To keep it simple, I used two shades of green food coloring, along with red. After mixing each color in a bowl, put them into separate piping bags, leaving some white in your mixing bowl for backup.
Step-by-step Instructions for Decorating these Delicious Sugar Cookies
After your cookies have cooled on a wire rack, start piping your buttercream! An open star tip like Wilton 14 or 21 works great for texture.
Press your piping bag’s tip against the cookie, and make rows of frosting.
For variety, you may alternate with your other colored green frosting. Or stick with one shade of green per cookie. You could also branch out into white or even pink frosting for a different and non-traditional tree look.
Repeat steps for every cookie, switching as desired between piping tips for different colors and texture.
For ornaments or berries, add sprinkles or seasonal M&Ms to your own trees.
You could also pipe berries or ribbons with a small star or round tip on your bag of red frosting.
Edible glitter is pretty to dust on top of these, too.
Different Ways to Decorate these Christmas Sugar Cookies
With an open star tip like 14 or 21, you’ll essentially be using the same technique you would to make a shell border. Here’s how:
Hold bag at an angle so the back of the bag faces you and tip is at the bottom of the tree.
As you squeeze the bag, you want to initially apply more pressure so that the buttercream at the base of the tree and frosting is bigger and thicker than the end point.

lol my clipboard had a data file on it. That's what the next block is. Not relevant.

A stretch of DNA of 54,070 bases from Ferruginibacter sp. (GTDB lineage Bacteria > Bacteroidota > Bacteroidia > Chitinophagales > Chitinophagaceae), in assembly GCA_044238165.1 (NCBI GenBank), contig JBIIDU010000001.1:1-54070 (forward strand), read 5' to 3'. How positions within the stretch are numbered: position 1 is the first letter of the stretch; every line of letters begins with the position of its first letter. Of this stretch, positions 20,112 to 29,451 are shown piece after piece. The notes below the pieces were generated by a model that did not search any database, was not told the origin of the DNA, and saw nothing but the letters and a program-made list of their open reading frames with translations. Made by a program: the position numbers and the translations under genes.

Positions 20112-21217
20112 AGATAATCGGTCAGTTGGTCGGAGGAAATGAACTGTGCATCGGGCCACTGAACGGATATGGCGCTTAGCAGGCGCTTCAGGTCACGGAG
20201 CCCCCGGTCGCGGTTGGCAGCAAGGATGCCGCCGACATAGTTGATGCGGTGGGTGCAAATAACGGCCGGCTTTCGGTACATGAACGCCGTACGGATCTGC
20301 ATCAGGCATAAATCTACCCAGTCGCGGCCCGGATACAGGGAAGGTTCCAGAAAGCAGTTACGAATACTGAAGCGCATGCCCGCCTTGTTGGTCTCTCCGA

Let the frosting flow and then loosen your pressure on the tip as you bring it back towards you to create the point on the end. This is how you taper off the frosting
Keep making this motion in even rows to fill out your tree “branches” from the bottom until you reach the top.
FAQ for Christmas Tree Sugar Cookies Recipe
Cookies can spread if the dough is too moist. It can also spread due to an excessive amount of baking soda.
If you follow the steps in this recipe, though, you won’t have that issue.
Generally, adding a bit of baking powder or flour to a cookie’s dough can help prevent them from spreading as much. Chilling dough before baking it is another method to prevent spreading.
These cookies will stay fresh at room temperature (around 70°F ) for 3-4 days.
These cookies also freeze well, frosted or unfrosted. If you’ve already frosted them, give the buttercream time to form a crust before freezing. This hardened texture will form if the room is not too hot or humid (room temperature or slightly cooler is great) and keeps the design from getting smudged.
After buttercream has formed a crust, place cookies in a single layer in an airtight container. Gently add wax or parchment paper on top of the first cookie layer so any frosting doesn’t get caught on other cookies or frosting but paper instead. Continue filling container with cookies, separating each layer with paper.
Cookies will retain their flavor for about three months in the freezer. Let them come to room temperature before serving.
General Tips for Chewy Sugar Cookies
- If you aren’t already, use a scale for accuracy in your baking. This ensures you’re following the exact measurements and your cookies will turn out how the recipe intended them.
- Periodically check the freshness of your leavening agents. Mix a pinch of baking powder with hot water. For baking soda, combine it with a few drops of something acidic, like vinegar or lemon juice. If your leavening agents have no reaction (i.e. no fizzing or bubbling), it means they also won’t help your ingredients rise during the baking process.
- Before starting a recipe, clear your workspace and set out all your ingredients in front of you. This will make it less likely that you’ll forget to leave something important out of your mixing bowl!
More Dessert Recipes